The Great South Run 2012: A family bonding event

It is all to easy to come up with a great idea after a few drinks and what seemed like at good idea at the time, then becomes reality.   It’s seeing those ideas through that is the challenge and to be admired.

Earlier this year, a group of family cousins started to talk about fund-raising in aid of Encephalitis research, after the tragic death of my daughters’  father in December 2011.

Encephalitis is the acute  inflammation of the brain most often caused by infection and sometimes the body’s own immune system mistakenly attacks brain tissue.  In the UK the cause of over 50% of cases is unknown.  Early diagnosis is important to reduce long-term damage.    The Encephalitis Society promotes awareness, support to suffers and families, and very necessary research into this awful disease.

Like all charities they are in need of funding and donations to continue their good work.   So with this in mind, after months of training,  Adrian, the husband of one of my nieces and Mark, one of my nephews, ran the Great North Run, a half marathon in Newcastle in September.   They threw the gauntlet down to the girls, who said they would enter into the Great South Run, a 10 mile race held at the end of October in Portsmouth, Hampshire.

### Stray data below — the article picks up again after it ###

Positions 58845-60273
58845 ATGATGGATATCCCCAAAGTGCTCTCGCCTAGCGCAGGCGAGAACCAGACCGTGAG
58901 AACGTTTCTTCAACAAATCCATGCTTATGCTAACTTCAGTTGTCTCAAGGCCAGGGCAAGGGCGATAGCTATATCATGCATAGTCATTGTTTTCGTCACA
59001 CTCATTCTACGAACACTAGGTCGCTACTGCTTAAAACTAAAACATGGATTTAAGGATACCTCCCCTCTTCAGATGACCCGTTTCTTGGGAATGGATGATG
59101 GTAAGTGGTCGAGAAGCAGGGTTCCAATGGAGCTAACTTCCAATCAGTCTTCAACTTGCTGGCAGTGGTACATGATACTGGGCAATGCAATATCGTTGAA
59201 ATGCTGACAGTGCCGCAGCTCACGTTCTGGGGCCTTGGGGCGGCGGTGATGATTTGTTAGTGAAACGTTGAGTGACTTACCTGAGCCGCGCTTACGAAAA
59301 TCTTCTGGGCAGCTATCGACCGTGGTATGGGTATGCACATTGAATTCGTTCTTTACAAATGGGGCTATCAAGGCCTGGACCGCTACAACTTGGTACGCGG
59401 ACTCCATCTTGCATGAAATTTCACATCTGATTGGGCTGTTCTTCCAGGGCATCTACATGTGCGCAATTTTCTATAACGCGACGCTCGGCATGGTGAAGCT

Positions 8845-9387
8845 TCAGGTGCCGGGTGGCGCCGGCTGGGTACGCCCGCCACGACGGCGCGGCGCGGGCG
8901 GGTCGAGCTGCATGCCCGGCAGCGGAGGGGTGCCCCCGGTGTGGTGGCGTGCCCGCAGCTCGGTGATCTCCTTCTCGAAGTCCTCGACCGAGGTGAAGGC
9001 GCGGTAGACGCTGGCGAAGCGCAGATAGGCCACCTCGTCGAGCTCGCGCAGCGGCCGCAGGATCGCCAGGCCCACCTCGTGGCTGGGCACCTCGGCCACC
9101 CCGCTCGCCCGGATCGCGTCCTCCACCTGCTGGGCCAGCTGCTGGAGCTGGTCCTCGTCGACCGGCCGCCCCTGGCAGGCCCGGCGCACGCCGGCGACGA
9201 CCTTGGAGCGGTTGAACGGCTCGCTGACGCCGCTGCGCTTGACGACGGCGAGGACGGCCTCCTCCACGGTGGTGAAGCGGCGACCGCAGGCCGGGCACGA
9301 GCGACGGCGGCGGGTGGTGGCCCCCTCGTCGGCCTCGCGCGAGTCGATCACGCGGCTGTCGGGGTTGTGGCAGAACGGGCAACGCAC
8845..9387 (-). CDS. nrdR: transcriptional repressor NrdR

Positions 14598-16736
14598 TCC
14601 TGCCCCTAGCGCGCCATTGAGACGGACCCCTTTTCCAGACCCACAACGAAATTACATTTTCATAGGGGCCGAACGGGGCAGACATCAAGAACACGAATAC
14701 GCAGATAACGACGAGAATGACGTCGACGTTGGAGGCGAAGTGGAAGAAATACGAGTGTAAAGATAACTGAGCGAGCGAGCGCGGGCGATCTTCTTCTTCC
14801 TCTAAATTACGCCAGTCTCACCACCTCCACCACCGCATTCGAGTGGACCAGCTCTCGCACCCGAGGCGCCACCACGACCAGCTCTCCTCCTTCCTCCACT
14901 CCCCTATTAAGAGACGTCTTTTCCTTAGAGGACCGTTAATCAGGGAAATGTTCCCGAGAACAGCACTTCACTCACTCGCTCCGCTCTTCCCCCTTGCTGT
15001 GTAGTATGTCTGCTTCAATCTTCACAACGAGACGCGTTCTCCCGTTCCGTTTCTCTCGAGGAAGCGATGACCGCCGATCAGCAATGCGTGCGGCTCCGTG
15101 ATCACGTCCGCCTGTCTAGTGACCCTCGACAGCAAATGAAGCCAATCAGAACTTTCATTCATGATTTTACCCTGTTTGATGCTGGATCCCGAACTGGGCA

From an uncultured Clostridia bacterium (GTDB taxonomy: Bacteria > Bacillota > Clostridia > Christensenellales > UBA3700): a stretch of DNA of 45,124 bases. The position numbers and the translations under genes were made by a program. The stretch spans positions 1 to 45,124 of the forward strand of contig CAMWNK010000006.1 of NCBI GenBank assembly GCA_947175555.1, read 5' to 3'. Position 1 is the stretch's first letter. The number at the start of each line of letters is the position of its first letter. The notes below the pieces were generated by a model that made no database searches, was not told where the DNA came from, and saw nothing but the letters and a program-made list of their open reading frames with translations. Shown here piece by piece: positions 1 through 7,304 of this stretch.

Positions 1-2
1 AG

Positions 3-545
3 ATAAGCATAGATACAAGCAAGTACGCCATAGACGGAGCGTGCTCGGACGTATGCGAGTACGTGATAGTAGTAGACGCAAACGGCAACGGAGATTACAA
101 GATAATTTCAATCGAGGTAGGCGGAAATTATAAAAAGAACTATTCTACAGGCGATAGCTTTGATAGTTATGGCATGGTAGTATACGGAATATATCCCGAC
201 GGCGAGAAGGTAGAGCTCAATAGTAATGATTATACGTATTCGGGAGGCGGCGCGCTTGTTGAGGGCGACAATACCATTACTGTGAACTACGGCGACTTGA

For months the three girls trained and ran most evenings to build up their stamina, gradually increasing the distance ready for the great day.   My daughter also ran the 10k RNLI race in Portsmouth earlier in the month, it was really hot that day and the runners were clearly finding the sun beating down on them somewhat of a struggle.

28 October dawned and the skies were grey with gentle rain.  It was also very cold, with an icy blow coming off the seafront as we headed en masse along the Esplanade towards the meeting point.    Team_Tyler was quite a gang, with Adrian who agreed to join the three girls in the Great South Run, and 10  family members in support.    We gathered at the Encephalitis base in the Charity Village where we met up with others who were running for the same cause.

The atmosphere was building with tannoy announcements and music whipping up the excitement.  We were all bundled up with layers, scarves, woolly hats and gloves to keep out the cold.   It was a very brave move and took a few deep breaths for our runners to discard their track suits to make their way down to their section of the starting points.

The race was staggered, with the elite runners going first, followed by three other waves determined by the estimated finish time each runner gave on entering into the race.   Team_Tyler were in the green wave, the largest group of runners and the last to leave.  When we reached their designated area, we could see the number of fancy dressers, from men in shocking pink tutus to Smurfs, all running to raise money for charities.

The smell of the hog roast and burger vans whafted across the crowds, the music was pounding out and then the warming up started, with a Mr Motivator look alike set high on a gantry.